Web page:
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title: Mentee Ranking Process
---

This page describes the ranking process used by The Apache Software
Foundation to evaluate mentee proposals.
This page describes the ranking process The Apache Software
Foundation uses to evaluate mentee proposals.

The ranking process is designed to ensure the most promising looking
applicants are assigned a mentor with an ASF project. The goal is *not* to
identify the "best" projects for the ASF, but the best mentees that have
The ranking process makes sure the most promising
applicants get a mentor with an ASF project. The goal is *not* to
identify the "best" projects for the ASF, but the best mentees who have
applied to the ASF.

Remember, mentoring is all about the mentee and open source as a whole, it
Remember, mentoring is all about the mentee and open source as a whole. It
is not about the mentors or their projects.

Any ASF committer can help with the ranking, all you need to do is register
as a potential mentor (you don't actually have to become a mentor).
Any ASF committer can help with the ranking: all you need to do is register
as a potential mentor (you don't actually have to _become_ a mentor).

The instructions below described ranking proposals using the Google Summer
of Code application.

<a name="MenteeRankingProcess-ScoringSystem"></a>
# Scoring System

Projects are ranked using a scoring system as follows:
We rank projects using this scoring system:

##*Pre-Selection Phase* : done by mentor when accepting to be mentor of a given proposal
##*Pre-Selection Phase* : a mentor does this when accepting to be mentor of a given proposal

* if the proposal is for a project you will be mentoring and you feel the
proposal looks good enough for you to commit your time to it then click the
"I am willing to Mentor" button in Melange.
proposal looks good enough for you to commit your time to it, click the
"I am willing to Mentor" button in Melange (the software that administers the Google Summer of Code).

Please only offer to mentor a single project unless discussed on
mentors@community.apache.org first. We encourage multiple mentors per project though.
Please only offer to mentor a single project unless you have discussed why you should mentor more than one on
mentors@community.apache.org first. We encourage multiple mentors per project, though.

Other community members are free to comment on proposals as they see fit.
In the re-evaluation phase (see below) admins will use
In the re-evaluation phase (see below) admins use
comments provided by mentors and community members.

##*Selection Phase* : done by mentor during ranking time
##*Selection Phase* : a mentor does this during ranking time

All scoring is done in the Google Docs spreadsheet that was sent to
mentors@community.apache.org. Every Score must be followed by an explanation.
In this phase mentors evaluate each proposal. We do all scoring in the Google Docs spreadsheet shared on
mentors@community.apache.org. Add an explanation to every score, using the criteria below, to help admins in the later stages of evaluation.
DO NOT ADD SCORES IN MELANGE! Use integer numbers only!

In this phase mentors evaluate the proposal. Mentors are asked to add an
explanation for each score added using the criteria below, this helps admins in
the later stages of evaluation.
_Please do not add scores outside these criteria._

_Please do not add scores outside these criteria_

Any questions can be addressed to the admins on mentors@community.apache.org
Address any questions to the admins on mentors@community.apache.org

* Did the student demonstrate that they have the required skills to start
the project and learn what's needed along the way? And how happy are we
with the results? (0-4 points)

* How do we rate the quality of the student's proposal, in terms of
technical relevance, completeness, awareness of issues, realistic planning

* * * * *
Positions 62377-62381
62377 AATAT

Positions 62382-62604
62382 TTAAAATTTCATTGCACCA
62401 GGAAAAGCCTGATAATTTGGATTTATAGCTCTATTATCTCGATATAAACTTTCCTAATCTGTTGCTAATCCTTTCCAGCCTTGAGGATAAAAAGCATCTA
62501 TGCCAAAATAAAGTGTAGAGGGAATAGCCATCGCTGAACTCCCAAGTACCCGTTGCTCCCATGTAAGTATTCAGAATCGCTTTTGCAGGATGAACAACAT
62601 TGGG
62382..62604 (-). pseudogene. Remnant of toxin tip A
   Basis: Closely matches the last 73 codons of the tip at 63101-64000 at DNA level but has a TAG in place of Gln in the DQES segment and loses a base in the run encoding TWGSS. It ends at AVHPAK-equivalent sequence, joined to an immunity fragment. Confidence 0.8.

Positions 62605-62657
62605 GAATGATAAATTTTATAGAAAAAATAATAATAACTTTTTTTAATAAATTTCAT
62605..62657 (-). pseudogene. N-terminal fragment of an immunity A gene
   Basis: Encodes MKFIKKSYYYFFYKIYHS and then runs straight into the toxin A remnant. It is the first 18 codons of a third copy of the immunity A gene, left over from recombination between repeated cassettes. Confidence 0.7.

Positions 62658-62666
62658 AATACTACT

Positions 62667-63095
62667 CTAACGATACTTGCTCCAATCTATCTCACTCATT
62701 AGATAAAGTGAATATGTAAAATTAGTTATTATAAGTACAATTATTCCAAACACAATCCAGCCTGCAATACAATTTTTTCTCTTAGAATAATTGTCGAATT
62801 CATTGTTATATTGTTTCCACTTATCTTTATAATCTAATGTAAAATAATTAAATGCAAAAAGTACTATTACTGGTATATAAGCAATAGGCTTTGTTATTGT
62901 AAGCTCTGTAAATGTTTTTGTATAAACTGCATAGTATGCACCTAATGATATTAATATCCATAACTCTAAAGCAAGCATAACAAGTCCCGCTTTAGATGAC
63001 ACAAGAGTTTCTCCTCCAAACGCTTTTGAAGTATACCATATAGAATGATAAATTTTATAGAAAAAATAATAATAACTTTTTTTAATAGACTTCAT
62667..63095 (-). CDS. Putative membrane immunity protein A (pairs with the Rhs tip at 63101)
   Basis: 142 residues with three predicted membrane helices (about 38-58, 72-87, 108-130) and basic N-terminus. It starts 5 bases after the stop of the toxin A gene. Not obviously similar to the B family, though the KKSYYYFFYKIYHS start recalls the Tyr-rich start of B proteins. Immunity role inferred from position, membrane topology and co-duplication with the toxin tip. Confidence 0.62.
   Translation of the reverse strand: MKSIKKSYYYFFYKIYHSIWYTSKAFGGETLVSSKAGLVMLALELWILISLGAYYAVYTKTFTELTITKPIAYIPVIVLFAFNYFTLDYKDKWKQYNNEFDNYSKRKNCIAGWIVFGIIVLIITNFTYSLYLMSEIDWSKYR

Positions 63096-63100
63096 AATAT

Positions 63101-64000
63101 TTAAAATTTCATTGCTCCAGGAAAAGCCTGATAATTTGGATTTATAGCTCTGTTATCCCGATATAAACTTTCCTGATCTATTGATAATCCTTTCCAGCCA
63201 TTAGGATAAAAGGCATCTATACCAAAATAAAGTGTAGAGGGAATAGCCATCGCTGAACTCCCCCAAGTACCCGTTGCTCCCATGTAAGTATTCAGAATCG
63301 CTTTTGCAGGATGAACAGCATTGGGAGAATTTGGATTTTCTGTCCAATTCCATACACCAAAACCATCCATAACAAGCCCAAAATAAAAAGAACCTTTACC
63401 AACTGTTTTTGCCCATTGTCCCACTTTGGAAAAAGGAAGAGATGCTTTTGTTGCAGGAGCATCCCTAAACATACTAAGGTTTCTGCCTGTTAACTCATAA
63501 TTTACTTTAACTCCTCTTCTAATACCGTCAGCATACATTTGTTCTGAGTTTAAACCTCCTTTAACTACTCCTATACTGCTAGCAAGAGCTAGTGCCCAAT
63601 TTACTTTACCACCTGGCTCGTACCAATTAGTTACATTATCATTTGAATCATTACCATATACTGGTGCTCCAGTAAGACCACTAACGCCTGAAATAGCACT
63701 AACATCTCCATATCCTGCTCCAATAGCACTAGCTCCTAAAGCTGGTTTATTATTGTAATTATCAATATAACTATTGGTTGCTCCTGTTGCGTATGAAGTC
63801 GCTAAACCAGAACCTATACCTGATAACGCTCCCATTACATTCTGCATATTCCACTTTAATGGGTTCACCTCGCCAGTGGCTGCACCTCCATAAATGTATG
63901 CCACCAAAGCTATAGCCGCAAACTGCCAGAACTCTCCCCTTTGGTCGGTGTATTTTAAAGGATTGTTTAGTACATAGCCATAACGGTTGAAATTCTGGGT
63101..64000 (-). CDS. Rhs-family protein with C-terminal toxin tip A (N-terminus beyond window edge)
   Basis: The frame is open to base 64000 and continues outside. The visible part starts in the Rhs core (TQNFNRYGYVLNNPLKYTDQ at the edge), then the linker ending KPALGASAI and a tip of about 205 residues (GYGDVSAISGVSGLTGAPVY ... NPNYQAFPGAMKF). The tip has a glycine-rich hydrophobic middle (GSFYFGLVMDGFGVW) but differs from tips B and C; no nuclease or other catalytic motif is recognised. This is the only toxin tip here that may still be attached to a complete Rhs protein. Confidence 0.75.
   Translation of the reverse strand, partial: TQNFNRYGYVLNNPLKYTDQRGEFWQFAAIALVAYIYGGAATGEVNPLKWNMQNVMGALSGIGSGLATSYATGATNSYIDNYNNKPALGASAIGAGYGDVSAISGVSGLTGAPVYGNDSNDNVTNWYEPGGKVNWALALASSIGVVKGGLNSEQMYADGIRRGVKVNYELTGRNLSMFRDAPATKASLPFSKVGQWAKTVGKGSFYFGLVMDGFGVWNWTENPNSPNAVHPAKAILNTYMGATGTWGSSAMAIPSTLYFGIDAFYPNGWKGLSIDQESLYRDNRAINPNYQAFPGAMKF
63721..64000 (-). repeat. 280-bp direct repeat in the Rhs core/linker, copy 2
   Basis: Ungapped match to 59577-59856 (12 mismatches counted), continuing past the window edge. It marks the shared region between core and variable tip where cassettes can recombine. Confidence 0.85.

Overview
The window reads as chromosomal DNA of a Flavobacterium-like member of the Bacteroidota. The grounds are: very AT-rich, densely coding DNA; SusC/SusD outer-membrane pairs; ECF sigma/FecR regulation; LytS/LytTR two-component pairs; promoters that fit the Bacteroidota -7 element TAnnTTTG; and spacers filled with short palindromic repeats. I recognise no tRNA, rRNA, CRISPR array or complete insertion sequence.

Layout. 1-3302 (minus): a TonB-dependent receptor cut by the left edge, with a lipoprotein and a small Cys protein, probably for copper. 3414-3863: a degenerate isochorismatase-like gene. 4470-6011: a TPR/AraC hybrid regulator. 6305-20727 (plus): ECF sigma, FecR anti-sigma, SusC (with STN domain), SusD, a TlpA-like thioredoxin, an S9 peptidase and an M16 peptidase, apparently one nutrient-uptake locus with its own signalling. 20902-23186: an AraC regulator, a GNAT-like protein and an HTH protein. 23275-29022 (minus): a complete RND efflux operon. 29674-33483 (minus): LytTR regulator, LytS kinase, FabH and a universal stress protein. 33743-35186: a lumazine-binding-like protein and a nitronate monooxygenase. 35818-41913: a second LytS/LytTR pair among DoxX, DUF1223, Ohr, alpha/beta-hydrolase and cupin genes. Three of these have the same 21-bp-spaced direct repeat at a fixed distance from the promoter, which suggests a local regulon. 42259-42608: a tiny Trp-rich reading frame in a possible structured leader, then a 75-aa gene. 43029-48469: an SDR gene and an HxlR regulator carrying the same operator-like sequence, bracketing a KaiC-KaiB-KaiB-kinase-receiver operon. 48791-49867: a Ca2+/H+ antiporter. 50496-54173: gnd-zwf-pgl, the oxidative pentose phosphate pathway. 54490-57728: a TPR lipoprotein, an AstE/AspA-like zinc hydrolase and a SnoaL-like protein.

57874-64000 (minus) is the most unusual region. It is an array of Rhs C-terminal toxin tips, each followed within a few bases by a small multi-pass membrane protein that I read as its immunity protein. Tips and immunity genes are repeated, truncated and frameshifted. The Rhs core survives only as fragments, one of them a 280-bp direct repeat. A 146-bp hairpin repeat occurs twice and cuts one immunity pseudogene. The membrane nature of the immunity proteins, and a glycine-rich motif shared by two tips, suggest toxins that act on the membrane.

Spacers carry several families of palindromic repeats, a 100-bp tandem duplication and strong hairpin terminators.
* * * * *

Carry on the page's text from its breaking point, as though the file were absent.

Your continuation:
technical relevance, completeness, awareness of issues, and realistic planning
(less copy and paste)? (0-4 points)

* How does the mentor rate the student's chances of success, based on an
in-person (face-to-face, video, audio, IRC, email) interview? (0-3 points, or
0-1 if email interview only)

* How do we rate the originality of the student's contributions to the
proposal? (0-2 points, 0 if mentor provides proposal, 1 if student builds
proposal? (0-2 points: 0 if mentor provides proposal, 1 if student builds
proposal from suggested ideas, 2 if proposal is original idea from student)

* Did student work with the project community, on our public mailing lists,
* Did the student work with the project community, on our public mailing lists,
to create the proposal? (0-2 points)

* Did student explicitly indicate how much time they are going to dedicate
* Did the student explicitly indicate how much time they are going to dedicate
to GSoC for the project's duration, and mention any other committments that
could conflict with the project (holidays, course work, etc.)? And are we happy with
could conflict with the project (holidays, course work, etc.)? Are we happy with
this commitment (it should be their major occupation during the summer)? (0-2 points)

* Did student respond quickly to mentor inquiries? (0-2 points)
* Did the student respond quickly to mentor inquiries? (0-2 points)

* Are you or your student affiliated in any way (e.g. share(d) the same employer or will do so in the foreseeable future, are
you his or her adviser at university, personal relationships, etc.)? (yes/no)
you their adviser at university, personal relationships, etc.)? (yes/no)


Other community members are free to comment on proposals inside Melange as they see fit.
However, DO NOT ADD A SCORE TO THE PROPOSAL. In the re-evaluation phase (see below) admins will use
However, DO NOT ADD A SCORE TO THE PROPOSAL. In the re-evaluation phase (see below) admins use
comments provided by mentors and community members.

At the end of the selection phase proposals to be considered for support
will have a score of between 0 and +19, and should only have scores from
the assigned mentor and admins (at this stage admin scores are only
corrections). The admins will check in during the selection phase
periodically to look for problems by scanning the scores (i.e. anything
corrections). The admins check in periodically during the selection phase
to look for problems by scanning the scores (i.e. anything
over +19 has an error).

At the end of this selection phase we know the minimum score a proposal
must have in order to be selected (i.e. if we have 30 slots, projects with
a score at or above the project ranked 30th will go forward to the next
phase). Before progressing to the next phase admins will read all proposals
either above or near the minimum score and ensure that there are no errors
phase). Before progressing to the next phase, admins read all proposals
above or near the minimum score and ensure that there are no errors